More than 100 organizations called on the business community to “reject and speak out against anti-LGBTQ+ extremism going into Pride Month.”
Although the groups called for the business community to speak out broadly, they specifically called out Target. Last month, Target pulled some of its merchandise from shelves that celebrate Pride Month amid intense backlash from customers and threats to employees.
The groups called on Target to release a public statement immediately reaffirming their commitment to the LGBTQ community, fully put Pride merchandise back on the floor and online, and ensure the safety of team members who are on the front lines.
The Human Rights Campaign, GLAAD, GLSEN, Family Equality, National LGBTQ Task Force, National Center for Lesbian Rights and National Black Justice Coalition were among the organizations listed.
“Recent pushback against businesses such as Anheuser-Busch and Target, blatantly organized by extremist groups, serves as a wake-up call for all businesses that support the LGBTQ+ community,” the letter from the 100 organizations read. “We’ve seen this extremist playbook of attacks before. Their goal is clear: to prevent LGBTQ+ inclusion and representation, silence our allies and make our community invisible. These attacks fuel hate against LGBTQ+ people, just as we’ve seen this year with more than 500 anti-LGBTQ+ bills that restrict basic freedoms and aim to erase LGBTQ+ people.”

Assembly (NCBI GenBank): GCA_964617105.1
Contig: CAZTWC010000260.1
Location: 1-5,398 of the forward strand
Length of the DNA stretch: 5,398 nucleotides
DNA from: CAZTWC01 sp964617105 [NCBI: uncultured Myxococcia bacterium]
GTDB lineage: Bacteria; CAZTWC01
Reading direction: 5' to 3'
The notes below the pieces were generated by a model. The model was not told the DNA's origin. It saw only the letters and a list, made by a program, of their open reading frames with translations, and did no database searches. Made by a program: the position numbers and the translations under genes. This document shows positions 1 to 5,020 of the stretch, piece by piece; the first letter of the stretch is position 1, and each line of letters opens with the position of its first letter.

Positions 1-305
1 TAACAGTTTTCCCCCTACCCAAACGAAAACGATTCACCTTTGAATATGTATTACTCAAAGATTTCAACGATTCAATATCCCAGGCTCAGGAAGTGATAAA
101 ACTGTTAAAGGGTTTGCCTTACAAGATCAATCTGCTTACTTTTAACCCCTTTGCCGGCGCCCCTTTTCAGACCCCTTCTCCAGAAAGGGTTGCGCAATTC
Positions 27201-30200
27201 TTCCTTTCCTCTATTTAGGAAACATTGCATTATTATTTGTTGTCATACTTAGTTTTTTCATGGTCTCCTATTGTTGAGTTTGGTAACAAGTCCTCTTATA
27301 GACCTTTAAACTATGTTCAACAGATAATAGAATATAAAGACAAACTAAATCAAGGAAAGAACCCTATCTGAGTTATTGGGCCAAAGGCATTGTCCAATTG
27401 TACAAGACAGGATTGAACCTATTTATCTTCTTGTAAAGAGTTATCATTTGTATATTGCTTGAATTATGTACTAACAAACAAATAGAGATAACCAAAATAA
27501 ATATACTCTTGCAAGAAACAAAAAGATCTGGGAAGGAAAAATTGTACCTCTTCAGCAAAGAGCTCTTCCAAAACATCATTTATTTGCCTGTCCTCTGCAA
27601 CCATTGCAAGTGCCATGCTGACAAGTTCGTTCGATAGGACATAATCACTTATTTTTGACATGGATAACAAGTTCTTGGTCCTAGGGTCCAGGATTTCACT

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Target said pulling merchandise was done to protect employees.
"Since introducing this year’s collection, we’ve experienced threats impacting our team members’ sense of safety and well-being while at work," the company said in a statement. "Given these volatile circumstances, we are making adjustments to our plans, including removing items that have been at the center of the most significant confrontational behavior."
The move by Target comes in the wake of backlash against several other high-profile companies over attempts to broaden their customer base ahead of Pride Month in June. Bud Light and its parent company Anheuser-Busch recently came under fire after the beer brand partnered with trans activist Dylan Mulvaney.
Shortly after, some bars and liquor stores vowed to boycott Bud Light, and Anheuser-Busch shed roughly $5 billion in value. In response, the company said it will bolster its marketing spending in the coming months as the brand attempts to restore lost sales.
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The pro-LGBTQ organizations say that supporting their community is one way these businesses can recoup losses.
“Doubling down on your values is not only the right thing to do, it’s good for business,” the groups wrote. “Research shows that if a brand publicly supports and demonstrates a commitment to expanding and protecting LGBTQ+ rights, Americans are 2x more likely to buy or use the brand. Americans ages 18-34 are 5.5x more likely to want to work at a company if it publicly supports and demonstrates a commitment to expanding and protecting LGBTQ+ rights.”
GLAAD noted that The North Face is continuing its “Summer of Pride” campaign, which features drag queen Pattie Goria.
“The North Face's decision should be a signal to other companies that including LGBTQ people and allies is better for business than siding with a small number of violent extremists who want to keep LGBTQ consumers and employees invisible,” said GLAAD President Sarah Kate Ellis.
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